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September 7, 2004
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The Bref Double

The bref double is a French form. It is similar to the sonnet, but it need not be written in iambic pentameter (it can be in tetrameter, hexameter, or any other meter you prefer). The rhyme scheme is also different from a sonnet. The bref double contains three quatrains (four-line stanzas) followed by a final couplet.

a/x/b/c
x/a/x/c
a/x/a/b
a/b

The x standing for a line that doesn’t rhyme with any of the other lines.

An example:


Road Closed...

With crystal rain, the sky is filled
with diamond flakes that swirl and dance
to tunes that they alone may know,
unheeded by the ears of man.

The northern winds play havoc with
mere mortal plans, as drifts now build
their buttresses of pristine white
as if to mark some hidden plan.

This land is decorated, chilled,
and sealed for all to gaze with joy;
see all the children laugh, so thrilled
to witness Mother Nature’s show!

Though my intent lies thwarted, killed,
my smile grows broad at so much snow!

Copyright soulsease 2003


Sources: www.geocities.com/soulsease1/f… and elfwood.lysator.liu.se/farp/th…
The bref double poem, compiled by
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:icontoctictoctic:
TocTicTocTic Featured By Owner Mar 22, 2009
What makes a Bref Double not a sonnet?
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:iconvampirexxxwitch:
vampirexXxwitch Featured By Owner Mar 31, 2009  Student Traditional Artist
The rhyme scheme of the sonnet is different, and so is the metre.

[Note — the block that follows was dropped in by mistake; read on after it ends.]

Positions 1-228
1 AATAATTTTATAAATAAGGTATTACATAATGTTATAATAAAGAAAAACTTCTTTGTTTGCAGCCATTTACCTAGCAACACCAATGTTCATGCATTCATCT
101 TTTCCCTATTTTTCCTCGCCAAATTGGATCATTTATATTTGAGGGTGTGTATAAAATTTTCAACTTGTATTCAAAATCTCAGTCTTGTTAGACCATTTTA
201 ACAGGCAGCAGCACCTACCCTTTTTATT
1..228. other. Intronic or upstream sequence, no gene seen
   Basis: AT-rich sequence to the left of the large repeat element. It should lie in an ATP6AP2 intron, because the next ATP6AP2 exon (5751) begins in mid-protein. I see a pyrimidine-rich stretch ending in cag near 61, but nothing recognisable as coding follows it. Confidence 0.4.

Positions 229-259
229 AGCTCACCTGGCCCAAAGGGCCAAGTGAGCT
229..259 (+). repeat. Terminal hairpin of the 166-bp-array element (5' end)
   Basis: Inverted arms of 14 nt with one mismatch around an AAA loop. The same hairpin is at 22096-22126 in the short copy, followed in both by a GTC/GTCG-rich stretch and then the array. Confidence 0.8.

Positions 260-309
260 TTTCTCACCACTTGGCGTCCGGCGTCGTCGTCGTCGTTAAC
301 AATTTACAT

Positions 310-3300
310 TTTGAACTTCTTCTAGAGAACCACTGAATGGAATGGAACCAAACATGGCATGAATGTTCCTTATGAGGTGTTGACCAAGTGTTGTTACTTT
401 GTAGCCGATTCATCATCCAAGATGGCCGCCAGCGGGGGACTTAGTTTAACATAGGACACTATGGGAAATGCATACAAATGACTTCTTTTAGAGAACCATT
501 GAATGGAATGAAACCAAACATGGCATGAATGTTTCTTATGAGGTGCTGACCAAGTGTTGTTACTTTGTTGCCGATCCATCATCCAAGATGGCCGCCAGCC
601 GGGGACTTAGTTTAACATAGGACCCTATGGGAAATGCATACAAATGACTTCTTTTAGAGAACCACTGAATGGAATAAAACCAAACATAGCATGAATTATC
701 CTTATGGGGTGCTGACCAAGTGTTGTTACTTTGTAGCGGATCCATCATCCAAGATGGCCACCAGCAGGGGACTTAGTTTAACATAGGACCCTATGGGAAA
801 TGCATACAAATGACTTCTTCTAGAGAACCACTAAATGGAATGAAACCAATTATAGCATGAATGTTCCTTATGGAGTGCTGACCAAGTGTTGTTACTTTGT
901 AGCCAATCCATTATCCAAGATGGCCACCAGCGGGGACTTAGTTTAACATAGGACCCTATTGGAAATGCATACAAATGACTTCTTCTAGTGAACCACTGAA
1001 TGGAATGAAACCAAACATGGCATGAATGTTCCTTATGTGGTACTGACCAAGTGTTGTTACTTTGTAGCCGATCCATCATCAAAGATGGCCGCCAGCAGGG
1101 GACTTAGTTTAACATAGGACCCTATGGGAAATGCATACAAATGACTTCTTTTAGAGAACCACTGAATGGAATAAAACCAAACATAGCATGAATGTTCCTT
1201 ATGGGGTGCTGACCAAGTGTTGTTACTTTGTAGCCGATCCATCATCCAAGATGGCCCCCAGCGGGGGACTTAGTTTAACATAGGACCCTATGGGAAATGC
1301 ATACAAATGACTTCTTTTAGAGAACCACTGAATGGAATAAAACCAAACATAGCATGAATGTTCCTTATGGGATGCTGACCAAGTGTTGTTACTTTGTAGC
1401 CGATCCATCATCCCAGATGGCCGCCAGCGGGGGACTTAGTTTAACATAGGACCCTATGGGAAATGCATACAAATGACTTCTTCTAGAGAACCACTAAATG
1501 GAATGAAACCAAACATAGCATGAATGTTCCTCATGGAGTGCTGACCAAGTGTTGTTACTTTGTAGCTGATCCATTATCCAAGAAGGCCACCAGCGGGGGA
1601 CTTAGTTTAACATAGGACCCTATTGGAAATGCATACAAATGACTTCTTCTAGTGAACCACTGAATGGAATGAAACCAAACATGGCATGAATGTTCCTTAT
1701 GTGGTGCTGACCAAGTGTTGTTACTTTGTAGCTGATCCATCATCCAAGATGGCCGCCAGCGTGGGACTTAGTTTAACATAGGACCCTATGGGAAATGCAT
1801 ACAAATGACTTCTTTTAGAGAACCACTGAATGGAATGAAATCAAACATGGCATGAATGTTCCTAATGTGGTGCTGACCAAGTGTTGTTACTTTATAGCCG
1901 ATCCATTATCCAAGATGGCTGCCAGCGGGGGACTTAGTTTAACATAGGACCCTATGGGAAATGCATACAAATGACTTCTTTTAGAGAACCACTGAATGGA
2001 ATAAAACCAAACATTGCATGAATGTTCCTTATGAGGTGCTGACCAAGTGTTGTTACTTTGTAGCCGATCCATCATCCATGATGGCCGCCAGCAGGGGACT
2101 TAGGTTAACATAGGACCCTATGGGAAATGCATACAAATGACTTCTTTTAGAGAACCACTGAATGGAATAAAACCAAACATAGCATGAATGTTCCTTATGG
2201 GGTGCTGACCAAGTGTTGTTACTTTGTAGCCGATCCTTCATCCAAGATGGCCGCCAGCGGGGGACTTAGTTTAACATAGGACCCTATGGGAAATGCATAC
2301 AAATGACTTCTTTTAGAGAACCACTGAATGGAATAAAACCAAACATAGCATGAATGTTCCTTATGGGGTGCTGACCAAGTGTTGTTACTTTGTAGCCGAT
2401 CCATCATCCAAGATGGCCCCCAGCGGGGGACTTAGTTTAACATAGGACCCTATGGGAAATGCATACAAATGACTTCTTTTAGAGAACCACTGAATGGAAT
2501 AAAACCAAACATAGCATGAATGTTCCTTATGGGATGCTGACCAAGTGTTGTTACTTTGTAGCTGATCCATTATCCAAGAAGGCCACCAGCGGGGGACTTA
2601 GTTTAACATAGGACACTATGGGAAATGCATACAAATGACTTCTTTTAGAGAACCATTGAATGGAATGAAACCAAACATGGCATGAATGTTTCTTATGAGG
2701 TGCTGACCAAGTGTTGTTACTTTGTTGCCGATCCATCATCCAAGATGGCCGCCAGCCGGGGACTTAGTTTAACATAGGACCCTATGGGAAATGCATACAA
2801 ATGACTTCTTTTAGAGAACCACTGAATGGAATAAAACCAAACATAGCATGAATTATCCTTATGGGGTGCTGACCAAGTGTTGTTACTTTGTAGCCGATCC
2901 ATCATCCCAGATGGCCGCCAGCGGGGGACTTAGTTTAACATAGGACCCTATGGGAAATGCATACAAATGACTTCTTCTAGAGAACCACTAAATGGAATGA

Reply
:icontoctictoctic:
TocTicTocTic Featured By Owner Mar 31, 2009
I'll keep that in mind. Thank you!
Reply
:iconformfreak:
FormFreak Featured By Owner Aug 14, 2006
Great site! However, your definition of the Bref Double is a bit off! Check out [link] for an excellent definition, which I've also confirmed in standard printed texts on poetry forms.

Here's what it says:

It is composed of three quatrains and a couplet, all isosyllabic. It has three rhymes: a, b, and c. It has five lines (x) that are not part of the rhyme scheme. The c rhyme ends each quatrain (here's where it differ, importantly, from what's posted here). The a and b rhymes are found each somewhere within the three quatrains and once in the couplet. Each of the rhymes only occurs three times.

Thus, possible combinations could be:

a/x/a/c
b/x/b/c
x/x/x/c
a/b

or

a/x/x/c
b/x/x/c
a/b/x/c
b/a

etc.

However, a/x/b/c x/a/x/c a/x/a/b a/b, which is commonly cited, will not work as the third c rhyme is not used and b ends the third quatrain. the a rhymes also occurs 4 times.

I think that someone made an initial error online with the form some time ago and it's simply been propagated ever since.

While you've created a form that’s cool and many seem to like, it is not a traditional Bref Double!
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:iconinallgoodtime:
Inallgoodtime Featured By Owner Oct 6, 2005
err... *poetic-forms :)
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:iconjeffhoppdotnet:
jeffhoppdotnet Featured By Owner Sep 26, 2005  Professional Traditional Artist
this is interesting. I used to, and still do, get alot of ideas for song lyrics....the concepts I think are pretty good, but when I write them using poetic verse, there always seems something not correct. The meter is wrong or I am breaking some rule that I am not aware of. I would like to learn more about different types of structures....if you have any examples of other forms I would like to see them.
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:iconinallgoodtime:
Inallgoodtime Featured By Owner Oct 6, 2005
there's a link to a crap-load of forms on the front page of :devpoeticforms: it's in the journal somewhere. At least it was last time I looked. It's pretty handy.
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:iconjeffhoppdotnet:
jeffhoppdotnet Featured By Owner Oct 6, 2005  Professional Traditional Artist
thanks....i will look.
Reply
:iconifrozenspiriti:
IfrozenspiritI Featured By Owner Jan 28, 2005
Cool, I'm excited to give this a try... :)
Reply
:iconacauseremains:
ACauseRemains Featured By Owner Dec 8, 2004
I haven't yet thanked anyone for giving the descriptions of the forms....
so...

Thank you.
Reply
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